Most parents are all too aware of child risks outside the home, but did you know some of the greatest threats lie in hidden house hazards? Our experts have drawn up a child-proofing checklist to ensure ultimate safety and peace of mind…

Mine-Sweep The Room

Get a baby’s-eye view of potential choking hazards by getting down on your hands and knees and crawling around the room, says child safety expert Debra Holtzman, author of The Safe Baby: A Do-It-Yourself Guide to Home Safety and Healthy Living. “Anything that can fit inside an empty toilet paper tube is a potential choking hazard,” says Holtzman. This means coins, keys, jewellery, paper clips, batteries, water bottle tops, safety pins, crayon pieces and batteries – so keep battery compartments taped up.

Other biggies to watch out for are rubber/latex balloons and magnets. Holtzman explains: “More children have suffocated on deflated balloons and pieces of balloons than on any other type of toy. Keep latex balloons away from children under eight, and choose Mylar balloons (shiny, metallic) over latex. If a magnet falls out of a toy, it can be swallowed or inhaled.”


Don’t Screw Up, Screw In

Safety gates are must-buys for any home with an adventurous toddler. These should be bought and ready to install before your child starts crawling, advises Holtzman. Babyshop, Mothercare, and Ace Hardware all stock a range of safety gates, or contact Duma Safe, for custom-fit stair gates. “Install hardware-mounted safety gates for the top and bottom of stairs,” says Holtzman. “Pressure bar gates, which attach to the walls with pressure rather than with screws, are suitable for less hazardous locations such as for separating rooms on the same floor and in hallways. Never put a pressure gate at the top of stairs; such a gate can give way if a child leans on it.”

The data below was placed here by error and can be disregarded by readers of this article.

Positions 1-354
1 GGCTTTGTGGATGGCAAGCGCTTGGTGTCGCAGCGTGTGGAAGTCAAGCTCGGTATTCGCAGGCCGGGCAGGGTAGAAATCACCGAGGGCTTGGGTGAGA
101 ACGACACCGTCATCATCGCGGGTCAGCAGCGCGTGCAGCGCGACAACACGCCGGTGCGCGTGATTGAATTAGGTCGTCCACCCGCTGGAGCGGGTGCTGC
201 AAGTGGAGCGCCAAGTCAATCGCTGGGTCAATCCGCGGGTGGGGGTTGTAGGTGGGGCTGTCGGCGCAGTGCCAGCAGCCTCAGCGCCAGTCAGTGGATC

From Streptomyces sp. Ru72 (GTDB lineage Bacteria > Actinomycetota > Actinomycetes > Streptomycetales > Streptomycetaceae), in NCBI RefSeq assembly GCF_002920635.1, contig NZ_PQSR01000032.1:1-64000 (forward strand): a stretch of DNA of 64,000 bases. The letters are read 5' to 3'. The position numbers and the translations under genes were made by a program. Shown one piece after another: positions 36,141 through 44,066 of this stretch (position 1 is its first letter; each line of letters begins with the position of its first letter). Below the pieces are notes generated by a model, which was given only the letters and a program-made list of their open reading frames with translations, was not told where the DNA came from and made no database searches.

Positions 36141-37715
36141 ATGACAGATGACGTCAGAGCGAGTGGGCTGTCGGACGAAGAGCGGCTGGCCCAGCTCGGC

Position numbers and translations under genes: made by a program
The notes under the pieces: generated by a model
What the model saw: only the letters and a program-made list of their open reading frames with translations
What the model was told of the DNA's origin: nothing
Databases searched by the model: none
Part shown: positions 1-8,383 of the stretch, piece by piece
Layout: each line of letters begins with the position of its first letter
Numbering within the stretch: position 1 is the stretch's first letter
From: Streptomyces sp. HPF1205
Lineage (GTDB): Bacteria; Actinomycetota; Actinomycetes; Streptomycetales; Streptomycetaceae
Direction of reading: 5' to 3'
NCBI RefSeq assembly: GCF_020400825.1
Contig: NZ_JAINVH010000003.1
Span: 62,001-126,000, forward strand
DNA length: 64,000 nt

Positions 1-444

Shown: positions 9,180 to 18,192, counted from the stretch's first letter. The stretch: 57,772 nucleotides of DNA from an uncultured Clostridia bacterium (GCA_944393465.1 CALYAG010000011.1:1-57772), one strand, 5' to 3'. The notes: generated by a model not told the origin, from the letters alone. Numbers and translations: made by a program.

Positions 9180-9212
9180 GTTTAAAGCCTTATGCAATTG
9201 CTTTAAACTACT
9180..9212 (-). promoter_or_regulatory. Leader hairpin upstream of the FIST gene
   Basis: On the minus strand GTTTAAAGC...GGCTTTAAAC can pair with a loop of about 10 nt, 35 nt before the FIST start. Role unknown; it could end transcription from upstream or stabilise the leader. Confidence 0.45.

The just-about-to-crawl mark is also the time to get your screws out to secure larger household items to the wall (we’re talking TVs, microwaves, fish tanks, bookcases, furniture and anything else that could potentially tip or fall). It’s also worth installing finger guards on doors which can potentially slam on little fingers (finger strip guards, Dhs130). If in doubt, contact info@dumasafe.com for a consultancy, or visit The Toolman to book a baby-proofing home service.


Sleep Tight

Cot death is a major worry for any new mum, so it’s crucial to lay your baby to sleep on his/her back to prevent suffocation and reduce the risk of sudden infant death syndrome. Fight the urge to over-pamper your little one with stuffed toys, pillows and blankets, as these are all suffocation risks, warns Dr Rallie McAllister, co-author of The Mommy MD Guide To Your Baby’s First Year. “Also remove your baby’s bib before placing her in the cot. The only things that should be in your baby’s cot are the mattress pad, a tight-fitting cot sheet, and your baby,” says Dr McAllister.  “Keep the nursery warm, but not too warm: the ideal temperature is between 68 and 72F.” She adds: “Choose the cot carefully. Cot bars should be no more than 2/8 or 3/8 of an inch apart to prevent your child from getting their head stuck between them. The cot mattress must fit tightly so there are no gaps for your baby to fall into.” Visit Ikea, for a full range of cots and fitted mattresses.